A group of researchers has been analyzing plans submitted for the Sustainable Groundwater Management Act (SGMA) and looking into the potential impacts on agriculture. The scientists, from UC Davis, UC Merced and the Public Policy Institute of California, detailed their findings in a new study.
One thing they point is that if a plan relies on just small reductions in the use of groundwater, it will have a smaller chance for overall success in coming into compliance with SGMA. Yet raising that chance for success from 50% to 100% could cost six times more in lost crop revenues, they explain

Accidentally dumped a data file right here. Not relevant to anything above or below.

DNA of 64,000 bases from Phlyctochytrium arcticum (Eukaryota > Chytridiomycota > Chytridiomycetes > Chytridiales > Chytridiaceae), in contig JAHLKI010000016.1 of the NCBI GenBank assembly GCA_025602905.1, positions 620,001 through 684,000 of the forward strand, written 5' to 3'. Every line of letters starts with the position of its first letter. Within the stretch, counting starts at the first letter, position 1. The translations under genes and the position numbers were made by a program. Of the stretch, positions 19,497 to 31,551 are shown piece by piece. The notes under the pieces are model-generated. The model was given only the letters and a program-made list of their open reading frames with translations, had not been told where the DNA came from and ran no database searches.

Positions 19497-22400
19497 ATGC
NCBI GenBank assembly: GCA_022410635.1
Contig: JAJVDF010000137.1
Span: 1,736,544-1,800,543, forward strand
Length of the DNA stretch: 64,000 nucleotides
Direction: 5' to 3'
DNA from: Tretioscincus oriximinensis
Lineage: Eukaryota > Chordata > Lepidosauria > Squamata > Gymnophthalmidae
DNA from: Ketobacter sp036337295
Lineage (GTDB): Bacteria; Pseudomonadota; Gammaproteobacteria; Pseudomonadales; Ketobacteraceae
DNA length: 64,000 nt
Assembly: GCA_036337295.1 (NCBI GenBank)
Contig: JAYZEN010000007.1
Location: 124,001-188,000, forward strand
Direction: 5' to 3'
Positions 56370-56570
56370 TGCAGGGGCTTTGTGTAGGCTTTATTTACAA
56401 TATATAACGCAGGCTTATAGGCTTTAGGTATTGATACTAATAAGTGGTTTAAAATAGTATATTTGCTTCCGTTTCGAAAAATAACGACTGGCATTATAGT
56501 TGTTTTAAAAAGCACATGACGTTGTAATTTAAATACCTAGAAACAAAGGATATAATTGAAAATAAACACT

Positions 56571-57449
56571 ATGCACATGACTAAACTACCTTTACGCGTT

The scientists note that an “important caveat” in their study is that it only accounts for revenue losses caused by reducing groundwater overdraft. They urge the plans to also consider the costs for not complying with SGMA. This could be “infrastructure damage related to land subsidence, capital costs of stranded wells, higher pumping costs, dry drinking water wells and harm to groundwater-dependent ecosystems.”